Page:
By Janet Dodrill
An unusual object has been passed down in the family – a “Spirit of ’76” statue. I had know little about it, even after showing it to three local auction houses, until one day a couple months ago. I believed it had been given to my great-grandfather, Hugo M. Schmitz, by Archibald Willard, the Ohio artist who painted the Spirit of ’76. The two met in the late 1800s and both attended and exhibited at Cleveland’s Art Club, of which Willard was president.
The porcelain statue measures approximately 11″ W x 12″ H and is hand-painted.
Because of my mention of it in my 2/27/2017 blog post, my image of the statue shows up in a Google search for “spirit of 76 statue,” which may be how a woman in Texas came to contact me regarding her similar statue. What are the odds?
The woman sent photos and provided a link to the Bedford Historical Society, in Bedford, Ohio (Archibald Willard’s birthplace), who apparently also owns a statue and has a web page about the manufacturer. The page states that the statue was manufactured by the Bailey-Walker China company in 1926 (which became the Walker China company in 1942) of Bedford, Ohio. Her statue was almost identical to ours. And after a trip to the Bedford museum I was able to confirm that theirs was also the same. (I learned at the museum that Willard’s own father was the model for the center drummer figure.)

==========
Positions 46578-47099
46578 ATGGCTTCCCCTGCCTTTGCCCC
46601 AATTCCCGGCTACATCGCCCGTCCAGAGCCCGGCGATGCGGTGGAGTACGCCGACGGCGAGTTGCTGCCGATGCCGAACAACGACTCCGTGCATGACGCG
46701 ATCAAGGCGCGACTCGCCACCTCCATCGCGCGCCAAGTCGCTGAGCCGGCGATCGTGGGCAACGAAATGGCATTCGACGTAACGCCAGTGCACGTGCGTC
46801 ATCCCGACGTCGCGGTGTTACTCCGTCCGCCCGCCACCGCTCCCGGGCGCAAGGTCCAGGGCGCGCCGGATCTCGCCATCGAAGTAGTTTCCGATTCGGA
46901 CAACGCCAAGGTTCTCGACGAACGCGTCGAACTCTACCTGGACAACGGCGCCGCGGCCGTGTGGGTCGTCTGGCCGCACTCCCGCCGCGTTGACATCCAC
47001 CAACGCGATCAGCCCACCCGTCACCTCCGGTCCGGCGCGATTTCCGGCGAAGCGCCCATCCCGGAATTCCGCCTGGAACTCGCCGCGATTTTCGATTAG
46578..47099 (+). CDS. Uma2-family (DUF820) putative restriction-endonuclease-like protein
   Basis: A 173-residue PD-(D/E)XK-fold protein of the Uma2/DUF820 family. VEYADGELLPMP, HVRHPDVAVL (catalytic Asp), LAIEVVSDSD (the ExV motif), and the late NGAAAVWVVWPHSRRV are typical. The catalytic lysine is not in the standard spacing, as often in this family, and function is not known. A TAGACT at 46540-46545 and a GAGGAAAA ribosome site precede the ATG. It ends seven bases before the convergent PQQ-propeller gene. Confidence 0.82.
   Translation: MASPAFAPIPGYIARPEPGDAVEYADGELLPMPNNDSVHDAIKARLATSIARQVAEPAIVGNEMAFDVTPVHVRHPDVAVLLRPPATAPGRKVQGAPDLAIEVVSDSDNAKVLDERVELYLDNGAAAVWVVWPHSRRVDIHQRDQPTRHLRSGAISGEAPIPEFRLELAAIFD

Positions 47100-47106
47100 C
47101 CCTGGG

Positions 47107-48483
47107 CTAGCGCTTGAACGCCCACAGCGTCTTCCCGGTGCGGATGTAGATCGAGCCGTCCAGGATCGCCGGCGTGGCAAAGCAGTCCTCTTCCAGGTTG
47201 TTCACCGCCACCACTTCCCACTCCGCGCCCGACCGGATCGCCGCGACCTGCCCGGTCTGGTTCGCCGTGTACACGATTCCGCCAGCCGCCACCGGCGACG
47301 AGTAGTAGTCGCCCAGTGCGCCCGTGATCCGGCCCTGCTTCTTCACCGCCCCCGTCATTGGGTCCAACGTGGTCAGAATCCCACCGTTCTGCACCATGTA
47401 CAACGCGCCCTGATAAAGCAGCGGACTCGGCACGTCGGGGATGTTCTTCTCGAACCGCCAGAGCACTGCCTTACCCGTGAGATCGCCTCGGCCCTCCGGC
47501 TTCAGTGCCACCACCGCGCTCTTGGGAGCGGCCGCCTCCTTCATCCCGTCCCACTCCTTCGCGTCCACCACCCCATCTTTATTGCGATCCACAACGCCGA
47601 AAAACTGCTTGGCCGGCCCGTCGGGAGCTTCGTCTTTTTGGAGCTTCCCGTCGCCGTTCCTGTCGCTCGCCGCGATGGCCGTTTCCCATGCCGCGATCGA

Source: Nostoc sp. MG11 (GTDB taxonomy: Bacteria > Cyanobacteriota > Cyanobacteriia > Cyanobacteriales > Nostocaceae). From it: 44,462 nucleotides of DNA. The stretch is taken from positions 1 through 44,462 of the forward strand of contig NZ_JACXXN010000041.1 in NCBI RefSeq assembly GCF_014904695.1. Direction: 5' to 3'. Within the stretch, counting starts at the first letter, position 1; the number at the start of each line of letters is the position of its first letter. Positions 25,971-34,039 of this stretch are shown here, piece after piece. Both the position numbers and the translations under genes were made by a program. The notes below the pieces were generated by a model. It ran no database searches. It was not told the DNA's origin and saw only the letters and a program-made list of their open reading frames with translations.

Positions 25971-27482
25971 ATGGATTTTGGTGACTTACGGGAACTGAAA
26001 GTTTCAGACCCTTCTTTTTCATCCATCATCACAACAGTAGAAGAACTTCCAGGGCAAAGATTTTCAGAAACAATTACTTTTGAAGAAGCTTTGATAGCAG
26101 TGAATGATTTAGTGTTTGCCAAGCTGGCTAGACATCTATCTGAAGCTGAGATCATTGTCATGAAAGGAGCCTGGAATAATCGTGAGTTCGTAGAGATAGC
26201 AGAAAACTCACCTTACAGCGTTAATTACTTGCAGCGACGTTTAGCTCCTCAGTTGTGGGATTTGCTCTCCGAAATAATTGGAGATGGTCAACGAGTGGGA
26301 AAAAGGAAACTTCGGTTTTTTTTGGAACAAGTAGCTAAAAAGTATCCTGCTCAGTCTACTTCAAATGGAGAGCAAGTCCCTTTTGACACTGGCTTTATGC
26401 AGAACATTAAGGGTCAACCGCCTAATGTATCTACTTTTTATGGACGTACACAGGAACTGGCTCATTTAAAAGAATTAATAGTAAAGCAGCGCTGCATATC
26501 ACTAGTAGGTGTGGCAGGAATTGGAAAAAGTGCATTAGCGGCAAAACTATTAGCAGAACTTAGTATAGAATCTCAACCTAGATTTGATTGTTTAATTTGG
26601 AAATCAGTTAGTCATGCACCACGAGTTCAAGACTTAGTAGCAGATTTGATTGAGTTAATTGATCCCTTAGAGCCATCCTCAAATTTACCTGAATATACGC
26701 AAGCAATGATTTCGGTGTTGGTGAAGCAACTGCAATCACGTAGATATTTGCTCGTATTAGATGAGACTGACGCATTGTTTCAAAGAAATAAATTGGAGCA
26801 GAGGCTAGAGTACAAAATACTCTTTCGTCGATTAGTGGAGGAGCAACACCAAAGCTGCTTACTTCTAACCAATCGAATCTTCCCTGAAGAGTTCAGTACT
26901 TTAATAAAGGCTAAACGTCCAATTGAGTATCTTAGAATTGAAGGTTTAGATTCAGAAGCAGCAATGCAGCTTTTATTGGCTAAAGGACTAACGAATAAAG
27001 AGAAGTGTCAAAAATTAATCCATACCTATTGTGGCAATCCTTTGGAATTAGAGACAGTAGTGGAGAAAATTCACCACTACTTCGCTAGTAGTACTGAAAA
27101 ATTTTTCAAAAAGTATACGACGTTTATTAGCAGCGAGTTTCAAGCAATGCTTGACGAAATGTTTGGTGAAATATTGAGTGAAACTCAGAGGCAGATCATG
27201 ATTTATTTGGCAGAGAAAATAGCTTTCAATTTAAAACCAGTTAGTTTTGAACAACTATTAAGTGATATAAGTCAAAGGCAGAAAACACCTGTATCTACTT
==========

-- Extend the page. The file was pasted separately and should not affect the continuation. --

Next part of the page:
Additional information had been passed down to the Texas woman by her grandmother regarding her statue in a note which she shared with me. It said that Bailey-Walker China produced a limited edition of 100 of these statues, made of fine china, which sold for $40 a piece at the time, and some retailers offered them for $120. Some of the statues went to Europe.
However, now the idea that our statue had been given to my great-grandfather is in question because Archibald Willard died in 1918, eight years before the statue is known to have been produced. Was ours a prototype made years in advance of production? it is signed on the bottom, and the other two aren’t. That would explain things. Or was it given to my grandfather, Warren R. Schmitz, maybe by Mr. Willard’s family? Who acquired it from where, and when? These are questions from the past that are fun to unravel, as I continue to learn about it.
The grandmother’s note also said that when those who possess the statue are known to each other it is hoped to cement a very warm and lasting friendship.
So far we know there are two in Ohio and one in Texas! Are there any more out there?
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